Rugby Union: A game on the gangplank: Chris Rea says that last week's moves may alter the face of rugby union

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IN A gruesome week for rugby union, the one item of light relief has been the announcement that Jacques Fouroux, the prince of madcap schemes, has abandoned his plans for a professional rugby union circus and has turned his attention instead to rugby league.

He intends to assemble a troop of Union stars to compete in the English rugby league. So, le petit general has finally lost his Gallic marbles.

Rugby league is welcome to him and the only astonishing thing in this French farce is that Maurice Lindsay, the rugby league chief executive and by all accounts a sensible man, has welcomed the idea. It is perhaps a measure of how desperate the league code is to expand that Lindsay should have bothered to dignify this proposition with a response.

Fouroux's latest flight of fantasy, however, is unlikely to cut much ice with the players on his shopping list; anyone capable of such shifts of intention may not be an ideal business partner. The two codes may have started out as one under the same roof and may now be indistinguishable in law, but after a century apart they are strangers when they meet. Hence the reason why it takes so long for union players who have switched codes to adjust to their new trade. Some never do.

There is no more futile exercise than fantasising on the likely outcome of a match between the codes. Great Britain would have no more chance of beating England under union laws than England would have of beating Great Britain under league rules. (Those who believe league to be a superior game in all respects may care to consider just how and where league players playing union would win possession. Martin Bayfield and company would slaughter them in the line-out and they would be massacred in the scrummage.) Nowadays the structural and strategic differences are far greater than the social ones. It would therefore take a team of union players a minimum of two years to adapt to league and that is on the unlikely assumption that each and every one of them would be suited to the game. By that time, the agonising ritual of watching this disoriented, demoralised ragbag of has-beens being beaten to a pulp would have long since lost its appeal as a spectator sport.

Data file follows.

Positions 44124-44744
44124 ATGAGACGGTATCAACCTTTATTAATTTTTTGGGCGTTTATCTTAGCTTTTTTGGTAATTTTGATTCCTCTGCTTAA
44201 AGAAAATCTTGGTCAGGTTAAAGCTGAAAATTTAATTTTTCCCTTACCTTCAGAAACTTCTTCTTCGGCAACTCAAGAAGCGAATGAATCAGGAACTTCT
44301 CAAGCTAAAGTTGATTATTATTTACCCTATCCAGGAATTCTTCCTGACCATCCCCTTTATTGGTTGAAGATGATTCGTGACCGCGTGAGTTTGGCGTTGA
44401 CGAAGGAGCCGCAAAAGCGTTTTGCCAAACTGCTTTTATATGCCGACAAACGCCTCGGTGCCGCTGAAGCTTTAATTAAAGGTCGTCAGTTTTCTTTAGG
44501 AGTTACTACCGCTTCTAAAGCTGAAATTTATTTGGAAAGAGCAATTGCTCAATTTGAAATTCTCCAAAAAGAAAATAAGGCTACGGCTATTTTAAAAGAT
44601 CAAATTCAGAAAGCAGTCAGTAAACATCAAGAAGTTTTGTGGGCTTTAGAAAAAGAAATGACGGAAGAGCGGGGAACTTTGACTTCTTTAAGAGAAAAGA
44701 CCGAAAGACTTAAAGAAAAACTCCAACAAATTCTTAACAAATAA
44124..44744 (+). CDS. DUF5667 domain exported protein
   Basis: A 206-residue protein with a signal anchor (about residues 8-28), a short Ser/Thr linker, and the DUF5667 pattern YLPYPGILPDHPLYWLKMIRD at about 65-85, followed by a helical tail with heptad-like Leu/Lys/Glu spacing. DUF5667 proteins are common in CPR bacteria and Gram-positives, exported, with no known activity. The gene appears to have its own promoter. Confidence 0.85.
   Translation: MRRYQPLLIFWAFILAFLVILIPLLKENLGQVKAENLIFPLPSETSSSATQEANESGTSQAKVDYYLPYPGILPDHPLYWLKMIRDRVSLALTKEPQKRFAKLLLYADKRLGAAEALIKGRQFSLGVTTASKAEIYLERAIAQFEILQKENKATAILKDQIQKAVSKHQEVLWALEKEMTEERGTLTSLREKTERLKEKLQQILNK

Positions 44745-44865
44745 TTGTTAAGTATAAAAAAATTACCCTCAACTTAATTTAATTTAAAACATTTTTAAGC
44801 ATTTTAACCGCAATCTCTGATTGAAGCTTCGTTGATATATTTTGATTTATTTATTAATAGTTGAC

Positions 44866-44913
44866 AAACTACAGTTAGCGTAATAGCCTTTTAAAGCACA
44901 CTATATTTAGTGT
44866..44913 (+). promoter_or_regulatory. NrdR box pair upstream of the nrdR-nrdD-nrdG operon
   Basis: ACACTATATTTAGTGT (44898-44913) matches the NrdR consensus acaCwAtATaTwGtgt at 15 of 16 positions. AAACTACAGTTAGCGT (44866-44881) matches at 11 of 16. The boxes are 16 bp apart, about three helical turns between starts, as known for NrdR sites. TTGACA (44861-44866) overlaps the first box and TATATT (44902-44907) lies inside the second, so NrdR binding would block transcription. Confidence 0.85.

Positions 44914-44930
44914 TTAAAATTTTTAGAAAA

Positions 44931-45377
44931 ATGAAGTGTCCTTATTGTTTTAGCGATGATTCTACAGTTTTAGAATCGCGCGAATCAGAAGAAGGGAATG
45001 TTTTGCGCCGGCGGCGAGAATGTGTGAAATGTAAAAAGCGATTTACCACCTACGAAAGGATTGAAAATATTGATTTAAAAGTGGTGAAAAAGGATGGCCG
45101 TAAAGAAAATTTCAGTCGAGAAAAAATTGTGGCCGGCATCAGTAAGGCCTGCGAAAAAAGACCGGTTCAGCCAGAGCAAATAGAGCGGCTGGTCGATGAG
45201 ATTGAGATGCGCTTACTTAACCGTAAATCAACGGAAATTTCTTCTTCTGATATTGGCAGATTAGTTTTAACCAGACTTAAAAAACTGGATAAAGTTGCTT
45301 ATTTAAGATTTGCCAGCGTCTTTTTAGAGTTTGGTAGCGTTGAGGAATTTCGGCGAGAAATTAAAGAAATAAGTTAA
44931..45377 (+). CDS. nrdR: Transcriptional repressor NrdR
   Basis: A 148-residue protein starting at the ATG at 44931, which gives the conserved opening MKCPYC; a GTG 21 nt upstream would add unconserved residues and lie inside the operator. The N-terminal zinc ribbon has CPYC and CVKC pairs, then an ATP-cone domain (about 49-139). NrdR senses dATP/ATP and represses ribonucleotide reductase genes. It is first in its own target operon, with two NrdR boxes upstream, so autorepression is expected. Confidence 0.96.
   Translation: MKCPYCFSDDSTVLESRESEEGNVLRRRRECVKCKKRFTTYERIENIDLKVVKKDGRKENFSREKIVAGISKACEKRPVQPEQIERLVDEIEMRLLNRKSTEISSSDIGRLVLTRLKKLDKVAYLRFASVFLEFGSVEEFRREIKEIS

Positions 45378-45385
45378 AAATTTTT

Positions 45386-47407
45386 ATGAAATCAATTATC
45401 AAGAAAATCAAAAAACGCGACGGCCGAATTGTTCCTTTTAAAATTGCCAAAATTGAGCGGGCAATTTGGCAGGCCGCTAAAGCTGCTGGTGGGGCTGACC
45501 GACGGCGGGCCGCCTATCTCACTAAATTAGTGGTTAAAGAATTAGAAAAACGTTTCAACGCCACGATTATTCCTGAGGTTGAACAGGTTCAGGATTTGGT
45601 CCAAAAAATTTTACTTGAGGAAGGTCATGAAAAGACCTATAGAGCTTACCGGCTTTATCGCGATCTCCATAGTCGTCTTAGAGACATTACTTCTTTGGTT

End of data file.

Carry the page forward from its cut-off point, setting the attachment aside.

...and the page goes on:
Rugby union's administrators have been lampooned as elitist protectionists basking in the sunshine of their privilege and good fortune, but if this grotesque hybrid is what they have been fighting to prevent, then all power to them. They have also been mocked and vilified for their attempts to preserve the game from the impurities of professionalism. In this, they have been spectacularly unsuccessful which is why the game is now in such a confounded mess.

Time will decide the significance of the decisions of the past week in which the International Board felt obliged to make yet more clearances along the gangway - or should that be gangplank? - to rugby league by lifting the automatic life ban on league players wishing to return to union.